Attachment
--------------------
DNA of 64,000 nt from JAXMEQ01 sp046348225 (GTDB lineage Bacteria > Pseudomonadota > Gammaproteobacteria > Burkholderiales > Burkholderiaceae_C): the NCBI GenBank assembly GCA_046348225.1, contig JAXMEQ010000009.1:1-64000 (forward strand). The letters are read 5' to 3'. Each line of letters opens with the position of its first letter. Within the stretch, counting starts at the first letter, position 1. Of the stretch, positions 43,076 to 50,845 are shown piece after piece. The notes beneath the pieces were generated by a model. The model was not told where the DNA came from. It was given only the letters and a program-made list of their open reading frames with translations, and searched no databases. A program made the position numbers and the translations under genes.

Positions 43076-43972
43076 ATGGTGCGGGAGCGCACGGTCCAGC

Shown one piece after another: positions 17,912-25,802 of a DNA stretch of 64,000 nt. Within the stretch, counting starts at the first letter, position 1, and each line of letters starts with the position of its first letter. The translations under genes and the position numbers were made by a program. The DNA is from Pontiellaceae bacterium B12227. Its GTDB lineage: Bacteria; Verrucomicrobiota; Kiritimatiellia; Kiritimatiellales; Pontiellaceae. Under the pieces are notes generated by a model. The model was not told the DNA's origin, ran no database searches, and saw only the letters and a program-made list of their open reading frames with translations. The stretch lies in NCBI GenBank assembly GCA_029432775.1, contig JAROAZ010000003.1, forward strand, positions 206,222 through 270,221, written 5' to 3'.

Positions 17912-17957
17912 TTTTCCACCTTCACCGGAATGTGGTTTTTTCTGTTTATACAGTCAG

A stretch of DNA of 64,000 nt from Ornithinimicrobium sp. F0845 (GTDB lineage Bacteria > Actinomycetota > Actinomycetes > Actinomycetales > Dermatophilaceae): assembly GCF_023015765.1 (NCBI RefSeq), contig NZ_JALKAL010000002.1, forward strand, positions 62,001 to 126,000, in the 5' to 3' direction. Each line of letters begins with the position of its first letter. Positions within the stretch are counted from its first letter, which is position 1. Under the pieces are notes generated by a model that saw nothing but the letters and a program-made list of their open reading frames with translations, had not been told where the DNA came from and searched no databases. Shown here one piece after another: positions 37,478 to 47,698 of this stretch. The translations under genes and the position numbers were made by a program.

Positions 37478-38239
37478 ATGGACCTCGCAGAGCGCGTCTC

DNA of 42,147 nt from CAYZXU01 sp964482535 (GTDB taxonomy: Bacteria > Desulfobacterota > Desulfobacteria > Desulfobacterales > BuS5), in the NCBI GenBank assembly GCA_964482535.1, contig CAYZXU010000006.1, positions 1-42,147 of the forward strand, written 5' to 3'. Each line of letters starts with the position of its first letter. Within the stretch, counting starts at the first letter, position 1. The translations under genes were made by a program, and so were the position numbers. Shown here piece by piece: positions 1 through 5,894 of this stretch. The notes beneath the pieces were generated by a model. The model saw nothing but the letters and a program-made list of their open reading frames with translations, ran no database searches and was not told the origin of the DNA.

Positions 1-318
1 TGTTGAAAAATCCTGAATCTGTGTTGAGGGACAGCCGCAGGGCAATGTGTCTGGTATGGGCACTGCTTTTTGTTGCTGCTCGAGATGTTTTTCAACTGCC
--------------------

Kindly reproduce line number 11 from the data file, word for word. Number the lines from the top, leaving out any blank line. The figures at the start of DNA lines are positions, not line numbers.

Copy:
Positions 1-318